The premise of the ‘economy of scale’, widespread in industry as a critical factor for success, is not always correct. In practice everything that is mass produced in a manner that exceeds certain dimensions generates waste, (redundancy) and unnecessary collateral costs. Small decentralized plants are at times more efficient than centralized ones, as they are more closely allied to local needs. Globalization and localization are in our opinion concepts that can live side by side as they solve specific needs. Globalization is fruitful when dealing with universal across the board mass needs (basic nutrition). Localization is called for when dealing with specific cultures or traditions, (a variety of grape stock that is hard to reproduce elsewhere) or a specific craft, (lace making.) In either case it is necessary that all of the added value generated by the industry be correctly spread among all of those involved in its creation, within and outside the industry. That form of ‘decentralization’ can enhance a balance in society, and reduce conflicts and tension.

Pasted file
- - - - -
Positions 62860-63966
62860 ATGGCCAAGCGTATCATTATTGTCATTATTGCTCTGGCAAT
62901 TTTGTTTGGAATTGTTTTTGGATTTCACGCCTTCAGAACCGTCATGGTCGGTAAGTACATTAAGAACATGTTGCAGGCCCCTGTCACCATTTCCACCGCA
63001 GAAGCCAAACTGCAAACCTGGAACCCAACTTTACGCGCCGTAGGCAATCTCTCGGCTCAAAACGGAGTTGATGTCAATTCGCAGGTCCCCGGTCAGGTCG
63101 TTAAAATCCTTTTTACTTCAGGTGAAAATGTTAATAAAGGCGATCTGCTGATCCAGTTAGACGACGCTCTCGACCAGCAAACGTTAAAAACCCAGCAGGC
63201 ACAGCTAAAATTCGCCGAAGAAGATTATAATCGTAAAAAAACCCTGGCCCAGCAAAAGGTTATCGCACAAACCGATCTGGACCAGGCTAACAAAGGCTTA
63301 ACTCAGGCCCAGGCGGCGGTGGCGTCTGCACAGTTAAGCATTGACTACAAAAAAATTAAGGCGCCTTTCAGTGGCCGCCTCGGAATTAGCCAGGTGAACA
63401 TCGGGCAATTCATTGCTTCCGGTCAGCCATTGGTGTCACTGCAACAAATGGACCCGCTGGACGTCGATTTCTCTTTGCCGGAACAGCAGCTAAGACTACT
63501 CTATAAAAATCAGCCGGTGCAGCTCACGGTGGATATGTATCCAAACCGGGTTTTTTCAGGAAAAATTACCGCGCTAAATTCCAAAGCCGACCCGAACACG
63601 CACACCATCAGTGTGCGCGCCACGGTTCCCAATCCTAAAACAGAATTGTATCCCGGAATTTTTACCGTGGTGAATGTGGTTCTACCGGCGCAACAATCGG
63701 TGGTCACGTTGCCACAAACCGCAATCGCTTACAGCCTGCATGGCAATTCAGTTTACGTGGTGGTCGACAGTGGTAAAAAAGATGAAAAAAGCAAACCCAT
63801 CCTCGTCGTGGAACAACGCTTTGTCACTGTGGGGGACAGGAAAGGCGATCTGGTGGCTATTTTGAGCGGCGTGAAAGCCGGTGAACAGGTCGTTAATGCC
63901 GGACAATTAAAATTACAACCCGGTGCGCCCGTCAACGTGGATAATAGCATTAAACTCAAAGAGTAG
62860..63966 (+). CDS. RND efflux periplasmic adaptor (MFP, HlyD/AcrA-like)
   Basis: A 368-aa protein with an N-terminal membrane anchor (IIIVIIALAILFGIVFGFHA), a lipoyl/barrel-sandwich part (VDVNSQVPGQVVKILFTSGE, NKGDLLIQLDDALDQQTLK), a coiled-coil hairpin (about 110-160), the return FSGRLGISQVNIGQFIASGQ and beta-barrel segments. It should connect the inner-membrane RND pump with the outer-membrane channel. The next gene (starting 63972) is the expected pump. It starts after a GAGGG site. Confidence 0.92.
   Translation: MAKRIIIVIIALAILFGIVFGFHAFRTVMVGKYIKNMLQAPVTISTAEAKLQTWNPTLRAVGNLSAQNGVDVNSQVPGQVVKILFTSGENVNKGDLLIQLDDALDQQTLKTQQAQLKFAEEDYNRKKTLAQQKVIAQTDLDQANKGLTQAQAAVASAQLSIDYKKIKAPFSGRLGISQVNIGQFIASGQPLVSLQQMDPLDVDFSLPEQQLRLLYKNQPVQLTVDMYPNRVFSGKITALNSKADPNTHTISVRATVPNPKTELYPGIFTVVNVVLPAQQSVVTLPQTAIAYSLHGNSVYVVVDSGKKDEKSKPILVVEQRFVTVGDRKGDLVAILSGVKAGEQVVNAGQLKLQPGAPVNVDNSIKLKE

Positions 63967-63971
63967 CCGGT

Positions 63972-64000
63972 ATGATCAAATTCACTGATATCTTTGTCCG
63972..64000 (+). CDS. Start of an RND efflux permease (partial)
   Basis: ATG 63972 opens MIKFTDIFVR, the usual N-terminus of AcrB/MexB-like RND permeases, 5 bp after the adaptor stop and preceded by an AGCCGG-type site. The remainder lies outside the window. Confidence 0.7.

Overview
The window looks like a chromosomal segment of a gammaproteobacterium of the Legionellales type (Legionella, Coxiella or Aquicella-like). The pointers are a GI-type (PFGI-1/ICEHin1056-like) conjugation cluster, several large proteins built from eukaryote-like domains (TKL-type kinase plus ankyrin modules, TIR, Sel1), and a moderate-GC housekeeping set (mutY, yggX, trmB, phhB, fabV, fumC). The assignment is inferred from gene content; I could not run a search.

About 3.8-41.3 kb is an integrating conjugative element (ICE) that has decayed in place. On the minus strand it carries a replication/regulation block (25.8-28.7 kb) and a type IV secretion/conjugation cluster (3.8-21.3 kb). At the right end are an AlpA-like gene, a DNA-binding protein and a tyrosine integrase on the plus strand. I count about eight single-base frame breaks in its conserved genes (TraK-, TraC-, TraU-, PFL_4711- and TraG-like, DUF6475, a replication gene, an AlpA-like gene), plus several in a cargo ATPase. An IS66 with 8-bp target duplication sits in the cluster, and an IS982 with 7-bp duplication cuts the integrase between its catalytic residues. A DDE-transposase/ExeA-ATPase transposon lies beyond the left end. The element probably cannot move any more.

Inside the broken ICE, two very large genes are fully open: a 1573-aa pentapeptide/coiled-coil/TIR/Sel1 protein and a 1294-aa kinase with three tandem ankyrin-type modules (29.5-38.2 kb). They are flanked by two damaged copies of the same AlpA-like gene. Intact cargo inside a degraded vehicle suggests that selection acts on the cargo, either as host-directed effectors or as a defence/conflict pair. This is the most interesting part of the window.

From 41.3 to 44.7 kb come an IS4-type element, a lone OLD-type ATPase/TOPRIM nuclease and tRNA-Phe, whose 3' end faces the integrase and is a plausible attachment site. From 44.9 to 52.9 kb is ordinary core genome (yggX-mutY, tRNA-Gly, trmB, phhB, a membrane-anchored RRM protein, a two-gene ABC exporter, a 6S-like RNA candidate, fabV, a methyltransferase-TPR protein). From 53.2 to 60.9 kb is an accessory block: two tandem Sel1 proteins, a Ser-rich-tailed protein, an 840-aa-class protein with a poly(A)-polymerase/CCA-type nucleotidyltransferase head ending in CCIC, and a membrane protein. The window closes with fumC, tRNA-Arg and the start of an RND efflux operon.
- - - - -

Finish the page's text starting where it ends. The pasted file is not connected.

Satisfying the citizen’s needs and his enjoyment of life.
The concept of the quality of life is not derived exclusively from monetary logic. It also takes into account those immaterial values such as a livable environment, a community’s participation in wider social activities, a person’s intellectual and cultural fulfillment, and links to his own values and traditions, his personal relations, his free time activities that make room for aspirations and dreams, health and beauty as well. A sustainable model that forces its citizens to give up the above list will never be willingly accepted or adopted in a person’s daily life. A sustainable model must imitate nature in its expression of abundance, generosity, pleasure, vitality, energy , emotions and fecundity, otherwise it is not worth pursuing.
Innovation and renovation